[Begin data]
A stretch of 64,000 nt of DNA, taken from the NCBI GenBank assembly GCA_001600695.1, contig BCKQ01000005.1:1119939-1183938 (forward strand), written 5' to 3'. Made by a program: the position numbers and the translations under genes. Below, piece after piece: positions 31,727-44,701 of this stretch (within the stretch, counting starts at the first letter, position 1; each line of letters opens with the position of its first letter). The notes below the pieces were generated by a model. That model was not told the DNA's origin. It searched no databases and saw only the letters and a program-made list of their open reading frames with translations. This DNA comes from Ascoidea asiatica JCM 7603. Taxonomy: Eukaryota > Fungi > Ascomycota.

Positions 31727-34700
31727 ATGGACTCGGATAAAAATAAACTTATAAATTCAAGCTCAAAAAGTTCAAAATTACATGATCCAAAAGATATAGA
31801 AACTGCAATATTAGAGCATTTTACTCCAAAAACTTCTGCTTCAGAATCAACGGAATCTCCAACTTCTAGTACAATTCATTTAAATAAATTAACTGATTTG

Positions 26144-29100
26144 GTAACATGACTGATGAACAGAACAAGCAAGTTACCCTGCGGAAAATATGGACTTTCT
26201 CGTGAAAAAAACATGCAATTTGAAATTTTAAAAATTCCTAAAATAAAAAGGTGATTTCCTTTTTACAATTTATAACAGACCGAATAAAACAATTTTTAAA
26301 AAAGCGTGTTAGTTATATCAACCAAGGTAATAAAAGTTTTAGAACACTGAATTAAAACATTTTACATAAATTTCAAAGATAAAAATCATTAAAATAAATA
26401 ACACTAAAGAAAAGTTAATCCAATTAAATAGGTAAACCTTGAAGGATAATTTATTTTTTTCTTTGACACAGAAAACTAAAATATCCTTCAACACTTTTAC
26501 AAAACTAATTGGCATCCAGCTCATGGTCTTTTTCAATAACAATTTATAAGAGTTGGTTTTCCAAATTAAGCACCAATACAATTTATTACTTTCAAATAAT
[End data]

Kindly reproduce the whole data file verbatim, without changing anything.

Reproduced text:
A stretch of 64,000 nt of DNA, taken from the NCBI GenBank assembly GCA_001600695.1, contig BCKQ01000005.1:1119939-1183938 (forward strand), written 5' to 3'. Made by a program: the position numbers and the translations under genes. Below, piece after piece: positions 31,727-44,701 of this stretch (within the stretch, counting starts at the first letter, position 1; each line of letters opens with the position of its first letter). The notes below the pieces were generated by a model. That model was not told the DNA's origin. It searched no databases and saw only the letters and a program-made list of their open reading frames with translations. This DNA comes from Ascoidea asiatica JCM 7603. Taxonomy: Eukaryota > Fungi > Ascomycota.

Positions 31727-34700
31727 ATGGACTCGGATAAAAATAAACTTATAAATTCAAGCTCAAAAAGTTCAAAATTACATGATCCAAAAGATATAGA
31801 AACTGCAATATTAGAGCATTTTACTCCAAAAACTTCTGCTTCAGAATCAACGGAATCTCCAACTTCTAGTACAATTCATTTAAATAAATTAACTGATTTG

Positions 26144-29100
26144 GTAACATGACTGATGAACAGAACAAGCAAGTTACCCTGCGGAAAATATGGACTTTCT
26201 CGTGAAAAAAACATGCAATTTGAAATTTTAAAAATTCCTAAAATAAAAAGGTGATTTCCTTTTTACAATTTATAACAGACCGAATAAAACAATTTTTAAA
26301 AAAGCGTGTTAGTTATATCAACCAAGGTAATAAAAGTTTTAGAACACTGAATTAAAACATTTTACATAAATTTCAAAGATAAAAATCATTAAAATAAATA
26401 ACACTAAAGAAAAGTTAATCCAATTAAATAGGTAAACCTTGAAGGATAATTTATTTTTTTCTTTGACACAGAAAACTAAAATATCCTTCAACACTTTTAC
26501 AAAACTAATTGGCATCCAGCTCATGGTCTTTTTCAATAACAATTTATAAGAGTTGGTTTTCCAAATTAAGCACCAATACAATTTATTACTTTCAAATAAT